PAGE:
In addition, the bill also included measures designed for use of qualified heavy-duty battery electric and hybrid electric vehicles used by fleets and other businesses.  Qualified clean-fuel vehicle property includes motor vehicles that use certain clean-burning fuels such as electricity and hydrogen.  The maximum deduction is $50,000 for a truck or van with a gross vehicle weight over 26,000 pounds, or a bus with seating capacities of at least 20 adults; a deduction of $5,000 is available for a truck or van with a gross vehicle weight between 10,000 and 26,000 pounds.        

Adobe Photoshop ImageEditor Shirley, an avid pedal bicyclist, could not refuse the EDTA ride and drive opportunity to take a spin on the Wave Crest electric bike. With the motor in the back hub and Nickel-metal hydride batteries in the front hub, the frame is unobstructed. Speeds to 20 mph and range of 20 miles, without regenerative input or recharge, make it a formidable machine. Despite the electric assist, it  is still classified as a bicycle. +

Visioning 15 years into the Future

A definite message at EDTC was that  the 2010 dated goal for commercializing fuel cell transportation has been extended  to least 2020.  In a panel discussion on Fuel Cell Vehicles (“What will it take to make the business case? and when?”), Bill Reinert of Toyota said, “The science is not there yet!”  Ethan Brown of Ballard Power Systems mentioned that the electricity produced by fuel cells is still too expensive, and to make fuel cell transportation viable, it must be competitive with the IC (Internal Combustion) engine powered by  gasoline.  The cost for fuel cell transportation  must come down to $50/kiloWatt hour; no  fuel cell research team involved in the transportation arena  is close to that figure.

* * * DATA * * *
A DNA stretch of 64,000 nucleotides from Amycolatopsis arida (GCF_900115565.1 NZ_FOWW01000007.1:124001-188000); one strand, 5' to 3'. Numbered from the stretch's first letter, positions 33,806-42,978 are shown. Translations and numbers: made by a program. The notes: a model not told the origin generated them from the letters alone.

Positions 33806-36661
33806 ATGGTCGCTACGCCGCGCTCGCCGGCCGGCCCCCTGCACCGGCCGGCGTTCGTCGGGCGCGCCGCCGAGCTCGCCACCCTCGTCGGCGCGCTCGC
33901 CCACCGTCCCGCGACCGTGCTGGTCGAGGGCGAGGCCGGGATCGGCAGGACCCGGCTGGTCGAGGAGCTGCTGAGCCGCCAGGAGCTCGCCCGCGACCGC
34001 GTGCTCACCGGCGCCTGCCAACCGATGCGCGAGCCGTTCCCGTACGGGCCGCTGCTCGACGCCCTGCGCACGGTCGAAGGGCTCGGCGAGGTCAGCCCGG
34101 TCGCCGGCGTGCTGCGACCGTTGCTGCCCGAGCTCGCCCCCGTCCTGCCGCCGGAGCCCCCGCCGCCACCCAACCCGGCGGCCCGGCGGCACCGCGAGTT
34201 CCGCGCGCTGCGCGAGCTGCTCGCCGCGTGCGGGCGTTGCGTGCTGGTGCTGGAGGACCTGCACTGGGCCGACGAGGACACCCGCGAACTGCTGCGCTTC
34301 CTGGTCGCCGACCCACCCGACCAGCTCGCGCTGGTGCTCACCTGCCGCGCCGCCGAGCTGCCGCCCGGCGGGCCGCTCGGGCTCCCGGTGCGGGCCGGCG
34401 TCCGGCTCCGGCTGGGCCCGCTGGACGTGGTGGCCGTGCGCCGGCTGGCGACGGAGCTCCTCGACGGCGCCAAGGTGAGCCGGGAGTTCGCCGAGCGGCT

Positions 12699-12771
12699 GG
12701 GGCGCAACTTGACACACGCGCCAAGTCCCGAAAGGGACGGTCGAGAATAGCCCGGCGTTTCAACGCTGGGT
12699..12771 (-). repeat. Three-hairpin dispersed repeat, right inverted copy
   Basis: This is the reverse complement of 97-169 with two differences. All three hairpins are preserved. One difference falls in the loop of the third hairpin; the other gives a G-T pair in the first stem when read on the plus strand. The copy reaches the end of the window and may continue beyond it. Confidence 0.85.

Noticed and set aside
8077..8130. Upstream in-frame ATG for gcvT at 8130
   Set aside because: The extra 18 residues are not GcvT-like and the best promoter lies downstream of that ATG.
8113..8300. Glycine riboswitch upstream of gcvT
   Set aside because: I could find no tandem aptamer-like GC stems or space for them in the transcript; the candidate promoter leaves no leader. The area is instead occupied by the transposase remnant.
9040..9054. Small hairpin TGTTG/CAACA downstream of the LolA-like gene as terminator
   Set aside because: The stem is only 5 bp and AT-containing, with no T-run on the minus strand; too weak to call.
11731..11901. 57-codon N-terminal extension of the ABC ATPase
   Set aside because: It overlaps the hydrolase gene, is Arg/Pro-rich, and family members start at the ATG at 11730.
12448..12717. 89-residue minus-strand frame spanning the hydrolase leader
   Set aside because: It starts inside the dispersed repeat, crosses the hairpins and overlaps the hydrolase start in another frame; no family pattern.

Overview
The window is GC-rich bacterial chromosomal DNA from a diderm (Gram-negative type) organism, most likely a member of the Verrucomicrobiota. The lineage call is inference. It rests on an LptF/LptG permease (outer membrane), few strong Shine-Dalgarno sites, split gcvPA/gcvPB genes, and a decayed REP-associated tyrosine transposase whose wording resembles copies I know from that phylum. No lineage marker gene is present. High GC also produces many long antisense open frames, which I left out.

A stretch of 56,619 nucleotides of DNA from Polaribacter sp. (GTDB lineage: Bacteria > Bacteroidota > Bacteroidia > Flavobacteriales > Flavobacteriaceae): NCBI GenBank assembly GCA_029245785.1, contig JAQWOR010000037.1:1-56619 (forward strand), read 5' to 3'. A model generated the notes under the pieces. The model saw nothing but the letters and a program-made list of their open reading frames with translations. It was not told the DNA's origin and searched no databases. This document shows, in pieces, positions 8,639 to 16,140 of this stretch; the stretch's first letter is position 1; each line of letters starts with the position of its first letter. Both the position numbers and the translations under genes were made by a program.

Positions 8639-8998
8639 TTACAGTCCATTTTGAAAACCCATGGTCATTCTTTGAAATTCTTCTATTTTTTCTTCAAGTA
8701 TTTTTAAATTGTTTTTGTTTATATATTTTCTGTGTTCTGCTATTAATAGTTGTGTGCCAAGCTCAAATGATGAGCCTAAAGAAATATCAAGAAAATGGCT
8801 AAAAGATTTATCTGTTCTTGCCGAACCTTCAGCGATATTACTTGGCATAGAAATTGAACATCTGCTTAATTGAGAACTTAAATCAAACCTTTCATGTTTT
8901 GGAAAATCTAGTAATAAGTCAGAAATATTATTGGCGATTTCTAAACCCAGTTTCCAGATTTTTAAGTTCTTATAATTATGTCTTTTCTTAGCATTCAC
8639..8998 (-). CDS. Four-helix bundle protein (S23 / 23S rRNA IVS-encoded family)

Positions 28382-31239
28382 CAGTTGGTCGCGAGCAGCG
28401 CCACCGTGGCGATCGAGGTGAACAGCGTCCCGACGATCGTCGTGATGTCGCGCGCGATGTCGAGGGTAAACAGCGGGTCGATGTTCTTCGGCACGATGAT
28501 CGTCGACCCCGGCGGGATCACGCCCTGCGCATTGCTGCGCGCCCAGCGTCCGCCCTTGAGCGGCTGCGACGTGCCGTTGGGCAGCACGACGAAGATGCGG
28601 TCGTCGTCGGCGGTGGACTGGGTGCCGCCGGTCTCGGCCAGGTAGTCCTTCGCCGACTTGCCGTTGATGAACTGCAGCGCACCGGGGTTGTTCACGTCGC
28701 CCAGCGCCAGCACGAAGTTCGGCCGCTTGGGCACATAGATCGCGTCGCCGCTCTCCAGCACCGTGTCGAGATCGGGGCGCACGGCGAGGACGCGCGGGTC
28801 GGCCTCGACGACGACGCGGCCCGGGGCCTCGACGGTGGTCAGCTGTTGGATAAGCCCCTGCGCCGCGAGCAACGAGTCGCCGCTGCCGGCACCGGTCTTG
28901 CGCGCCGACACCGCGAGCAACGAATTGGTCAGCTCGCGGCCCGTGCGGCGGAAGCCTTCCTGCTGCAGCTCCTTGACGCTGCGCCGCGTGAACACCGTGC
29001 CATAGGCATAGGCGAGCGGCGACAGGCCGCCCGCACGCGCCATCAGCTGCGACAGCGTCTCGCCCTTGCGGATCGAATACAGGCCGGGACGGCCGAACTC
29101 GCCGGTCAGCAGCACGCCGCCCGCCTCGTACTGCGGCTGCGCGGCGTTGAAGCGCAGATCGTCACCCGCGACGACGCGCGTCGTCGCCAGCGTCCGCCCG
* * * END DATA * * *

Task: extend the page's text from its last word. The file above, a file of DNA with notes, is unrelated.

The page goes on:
Adobe Photoshop ImageEach of the major companies has a unique view of fuel cells and hydrogen  in its future vision for hydrogen transportation.  Discussing the accomplishments and challenges that lie ahead  were Gunnar Lindstrom of American Honda Motor Company, Lawrence J. Oswald from DaimlerChrysler,  Scott Staley of Ford Motor Company, Ken Stewart of General Motors, and Ed LaRocque of Toyota Motor Sales, USA.  +

Yes, there are prototype vehicles such as the Honda FCX that were available at the Ride & Drive, but the cost to build the FCX was almost $2 million. Currently, Honda is test driving five of these vehicles in California.

While awaiting technical challenges and material costs of the fuel cell to be solved, several auto companies are building prototypes using an IC engine powered by  hydrogen gas. Ford had its H2RV Hydrogen ICE HEV at the Ride’n’Drive. Using a 5,000 psi tank of hydrogen, the vehicle had a range of  about 150 miles.  The next step will be to utilize a larger tank with 10,000 psi, but that will only increase the range by 50% rather than 100%.  And  there is a safety issue in using hydrogen in its gaseous form  as a fuel; stronger tanks  will need to be made which can perform well in crash testing as well as in a multitude of environments.

Adobe Photoshop ImageAs the sun set slowly in the clear blue Florida sky, the finale was the poolside gala sponsored by Ford,  Honda, Nissan and Toyota. Positioned among one of Florida’s worst hurricane seasons, the EDTA Conference enjoyed peaceful weather. The gala offered all  attendees to have the last collaborative time to review information and make plans for continuation of electric drive. EDTA staffers, led by Bryan Wynne President and Jennifer Watts Communications Associate,  created an ideal setting with a tasteful calypso band setting the mood with music at enjoyable and comfortable sound levels. It was a fitting finale for a conference filled with practical platforms pursuing cleaner transportation which could lead to future energy independence. +